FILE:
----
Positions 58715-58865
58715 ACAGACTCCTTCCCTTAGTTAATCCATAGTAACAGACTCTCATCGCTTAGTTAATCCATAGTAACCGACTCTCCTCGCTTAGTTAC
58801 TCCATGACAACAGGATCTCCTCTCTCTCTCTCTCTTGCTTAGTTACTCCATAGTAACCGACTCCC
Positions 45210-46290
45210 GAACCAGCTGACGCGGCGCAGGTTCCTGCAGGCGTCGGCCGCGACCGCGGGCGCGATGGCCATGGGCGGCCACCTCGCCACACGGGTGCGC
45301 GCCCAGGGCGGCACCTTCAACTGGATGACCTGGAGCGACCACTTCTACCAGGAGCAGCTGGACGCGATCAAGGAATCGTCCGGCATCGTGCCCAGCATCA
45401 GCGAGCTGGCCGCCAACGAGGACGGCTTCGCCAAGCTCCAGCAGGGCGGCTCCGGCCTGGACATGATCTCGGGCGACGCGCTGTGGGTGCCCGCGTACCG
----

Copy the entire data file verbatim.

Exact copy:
Positions 58715-58865
58715 ACAGACTCCTTCCCTTAGTTAATCCATAGTAACAGACTCTCATCGCTTAGTTAATCCATAGTAACCGACTCTCCTCGCTTAGTTAC
58801 TCCATGACAACAGGATCTCCTCTCTCTCTCTCTCTTGCTTAGTTACTCCATAGTAACCGACTCCC
Positions 45210-46290
45210 GAACCAGCTGACGCGGCGCAGGTTCCTGCAGGCGTCGGCCGCGACCGCGGGCGCGATGGCCATGGGCGGCCACCTCGCCACACGGGTGCGC
45301 GCCCAGGGCGGCACCTTCAACTGGATGACCTGGAGCGACCACTTCTACCAGGAGCAGCTGGACGCGATCAAGGAATCGTCCGGCATCGTGCCCAGCATCA
45401 GCGAGCTGGCCGCCAACGAGGACGGCTTCGCCAAGCTCCAGCAGGGCGGCTCCGGCCTGGACATGATCTCGGGCGACGCGCTGTGGGTGCCCGCGTACCG